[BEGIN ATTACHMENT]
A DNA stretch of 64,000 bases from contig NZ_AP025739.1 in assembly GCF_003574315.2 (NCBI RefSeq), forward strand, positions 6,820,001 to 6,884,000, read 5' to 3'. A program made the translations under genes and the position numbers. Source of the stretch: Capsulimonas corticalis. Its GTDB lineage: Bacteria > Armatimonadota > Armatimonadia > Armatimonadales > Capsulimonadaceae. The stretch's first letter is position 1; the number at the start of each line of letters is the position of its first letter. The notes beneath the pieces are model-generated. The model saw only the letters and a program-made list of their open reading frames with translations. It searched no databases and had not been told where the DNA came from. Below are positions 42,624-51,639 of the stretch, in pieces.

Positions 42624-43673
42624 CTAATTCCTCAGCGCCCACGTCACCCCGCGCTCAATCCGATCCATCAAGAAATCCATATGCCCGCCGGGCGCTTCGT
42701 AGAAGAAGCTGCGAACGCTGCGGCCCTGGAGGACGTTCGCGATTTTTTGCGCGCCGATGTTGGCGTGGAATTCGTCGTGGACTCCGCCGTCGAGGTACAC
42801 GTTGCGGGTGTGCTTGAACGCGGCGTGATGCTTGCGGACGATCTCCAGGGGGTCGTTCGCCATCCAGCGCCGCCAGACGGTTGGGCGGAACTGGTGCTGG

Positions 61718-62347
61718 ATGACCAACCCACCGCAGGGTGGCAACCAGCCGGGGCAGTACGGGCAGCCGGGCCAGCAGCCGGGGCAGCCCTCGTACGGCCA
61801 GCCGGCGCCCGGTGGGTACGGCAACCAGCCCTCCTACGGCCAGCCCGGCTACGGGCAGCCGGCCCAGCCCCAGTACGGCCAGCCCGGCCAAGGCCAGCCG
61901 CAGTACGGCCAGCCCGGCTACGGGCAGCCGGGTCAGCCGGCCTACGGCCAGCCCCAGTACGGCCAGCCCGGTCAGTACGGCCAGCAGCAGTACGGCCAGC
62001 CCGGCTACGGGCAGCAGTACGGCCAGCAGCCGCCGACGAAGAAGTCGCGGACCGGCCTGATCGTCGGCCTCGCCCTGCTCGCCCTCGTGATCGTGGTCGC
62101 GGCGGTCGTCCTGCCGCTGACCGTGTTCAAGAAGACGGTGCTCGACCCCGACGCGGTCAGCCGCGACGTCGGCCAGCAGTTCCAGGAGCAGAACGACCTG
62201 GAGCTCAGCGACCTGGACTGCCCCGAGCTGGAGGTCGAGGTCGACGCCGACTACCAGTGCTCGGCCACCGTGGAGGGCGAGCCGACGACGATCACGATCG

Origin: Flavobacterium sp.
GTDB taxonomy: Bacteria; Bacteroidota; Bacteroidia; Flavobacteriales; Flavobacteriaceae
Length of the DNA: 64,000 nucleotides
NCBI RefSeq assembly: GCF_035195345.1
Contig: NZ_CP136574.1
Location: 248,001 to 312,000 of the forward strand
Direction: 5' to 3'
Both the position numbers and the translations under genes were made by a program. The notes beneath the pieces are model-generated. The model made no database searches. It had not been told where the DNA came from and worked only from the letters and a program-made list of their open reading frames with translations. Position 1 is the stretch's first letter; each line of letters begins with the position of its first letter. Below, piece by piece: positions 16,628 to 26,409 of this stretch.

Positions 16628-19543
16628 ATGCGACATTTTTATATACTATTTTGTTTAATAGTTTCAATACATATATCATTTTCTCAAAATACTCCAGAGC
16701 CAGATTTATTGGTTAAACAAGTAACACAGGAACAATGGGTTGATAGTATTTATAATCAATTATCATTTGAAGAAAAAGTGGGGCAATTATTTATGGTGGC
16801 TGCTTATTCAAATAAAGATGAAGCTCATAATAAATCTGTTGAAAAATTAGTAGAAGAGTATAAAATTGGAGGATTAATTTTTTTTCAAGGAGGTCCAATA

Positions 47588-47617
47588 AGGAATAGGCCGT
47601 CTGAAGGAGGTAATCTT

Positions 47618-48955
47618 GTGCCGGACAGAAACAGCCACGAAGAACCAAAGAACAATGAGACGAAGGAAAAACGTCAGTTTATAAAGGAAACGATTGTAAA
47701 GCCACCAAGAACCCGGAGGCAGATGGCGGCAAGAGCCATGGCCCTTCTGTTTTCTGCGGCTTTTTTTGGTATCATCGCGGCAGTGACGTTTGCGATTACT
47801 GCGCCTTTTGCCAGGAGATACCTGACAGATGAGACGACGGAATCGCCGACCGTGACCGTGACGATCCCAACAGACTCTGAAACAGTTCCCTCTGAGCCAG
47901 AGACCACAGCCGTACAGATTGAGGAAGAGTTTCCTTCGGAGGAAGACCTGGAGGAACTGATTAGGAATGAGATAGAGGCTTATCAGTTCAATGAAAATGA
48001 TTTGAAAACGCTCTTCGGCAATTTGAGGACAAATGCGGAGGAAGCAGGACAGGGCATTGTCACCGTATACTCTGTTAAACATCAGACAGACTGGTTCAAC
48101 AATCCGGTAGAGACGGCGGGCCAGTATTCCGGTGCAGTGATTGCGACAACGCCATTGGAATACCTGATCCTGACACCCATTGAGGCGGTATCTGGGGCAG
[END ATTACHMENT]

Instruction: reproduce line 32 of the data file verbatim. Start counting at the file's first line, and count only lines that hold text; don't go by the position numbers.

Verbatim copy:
47901 AGACCACAGCCGTACAGATTGAGGAAGAGTTTCCTTCGGAGGAAGACCTGGAGGAACTGATTAGGAATGAGATAGAGGCTTATCAGTTCAATGAAAATGA